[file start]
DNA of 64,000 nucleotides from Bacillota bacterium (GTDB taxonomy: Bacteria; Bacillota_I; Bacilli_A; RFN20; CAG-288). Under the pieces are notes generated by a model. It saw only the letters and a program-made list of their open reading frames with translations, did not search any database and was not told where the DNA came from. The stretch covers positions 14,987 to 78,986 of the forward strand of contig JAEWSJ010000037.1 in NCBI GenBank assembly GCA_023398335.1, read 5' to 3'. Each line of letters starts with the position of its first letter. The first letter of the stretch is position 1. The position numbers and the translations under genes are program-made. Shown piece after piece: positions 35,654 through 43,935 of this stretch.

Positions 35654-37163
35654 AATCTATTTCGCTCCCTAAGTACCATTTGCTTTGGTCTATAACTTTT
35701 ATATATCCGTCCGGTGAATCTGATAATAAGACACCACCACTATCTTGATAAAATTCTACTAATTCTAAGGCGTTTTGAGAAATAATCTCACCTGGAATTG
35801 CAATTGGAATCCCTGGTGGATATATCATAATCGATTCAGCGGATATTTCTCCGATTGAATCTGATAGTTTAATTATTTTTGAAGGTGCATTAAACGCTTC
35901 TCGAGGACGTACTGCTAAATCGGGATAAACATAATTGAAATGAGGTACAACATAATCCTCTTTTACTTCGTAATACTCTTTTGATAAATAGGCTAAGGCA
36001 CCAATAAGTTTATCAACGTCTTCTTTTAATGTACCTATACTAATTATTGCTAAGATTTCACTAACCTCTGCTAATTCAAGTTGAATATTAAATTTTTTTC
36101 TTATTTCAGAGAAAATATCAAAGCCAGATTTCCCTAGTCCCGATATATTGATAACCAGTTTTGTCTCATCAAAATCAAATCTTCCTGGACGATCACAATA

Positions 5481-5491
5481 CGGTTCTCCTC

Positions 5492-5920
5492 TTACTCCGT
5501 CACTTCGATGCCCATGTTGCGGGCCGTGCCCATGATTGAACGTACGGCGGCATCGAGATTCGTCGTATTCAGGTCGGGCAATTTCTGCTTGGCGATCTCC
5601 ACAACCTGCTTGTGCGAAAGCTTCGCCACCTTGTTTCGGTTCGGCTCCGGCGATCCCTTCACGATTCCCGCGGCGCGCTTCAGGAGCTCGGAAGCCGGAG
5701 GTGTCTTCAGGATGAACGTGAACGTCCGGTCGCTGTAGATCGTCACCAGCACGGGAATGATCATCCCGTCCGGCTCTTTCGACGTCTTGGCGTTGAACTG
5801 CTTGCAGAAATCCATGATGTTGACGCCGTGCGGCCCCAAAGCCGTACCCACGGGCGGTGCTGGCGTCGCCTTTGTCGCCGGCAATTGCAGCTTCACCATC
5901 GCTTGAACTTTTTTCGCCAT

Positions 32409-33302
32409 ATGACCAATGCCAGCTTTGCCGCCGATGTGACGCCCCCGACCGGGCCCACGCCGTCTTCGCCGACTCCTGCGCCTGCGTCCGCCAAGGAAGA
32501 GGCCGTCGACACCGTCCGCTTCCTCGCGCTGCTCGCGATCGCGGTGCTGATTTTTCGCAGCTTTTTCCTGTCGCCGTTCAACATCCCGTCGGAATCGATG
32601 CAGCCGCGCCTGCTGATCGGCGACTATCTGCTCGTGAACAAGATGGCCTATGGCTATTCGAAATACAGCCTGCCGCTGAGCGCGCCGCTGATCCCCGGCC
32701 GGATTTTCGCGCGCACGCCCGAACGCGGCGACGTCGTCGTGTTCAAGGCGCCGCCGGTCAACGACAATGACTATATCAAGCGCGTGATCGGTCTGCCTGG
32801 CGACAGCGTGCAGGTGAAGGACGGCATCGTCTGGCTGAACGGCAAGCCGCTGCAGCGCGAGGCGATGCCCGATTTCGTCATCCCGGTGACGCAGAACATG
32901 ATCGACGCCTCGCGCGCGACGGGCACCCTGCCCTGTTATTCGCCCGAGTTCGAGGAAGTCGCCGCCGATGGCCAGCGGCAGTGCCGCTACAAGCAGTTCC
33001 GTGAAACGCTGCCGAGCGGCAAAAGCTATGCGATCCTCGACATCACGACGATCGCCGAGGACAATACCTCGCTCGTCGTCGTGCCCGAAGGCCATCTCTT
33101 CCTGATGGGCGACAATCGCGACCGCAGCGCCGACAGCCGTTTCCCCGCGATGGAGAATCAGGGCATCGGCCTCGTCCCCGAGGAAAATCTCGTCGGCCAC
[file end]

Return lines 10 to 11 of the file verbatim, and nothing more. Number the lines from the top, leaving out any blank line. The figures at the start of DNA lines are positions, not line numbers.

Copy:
5481 CGGTTCTCCTC

Positions 5492-5920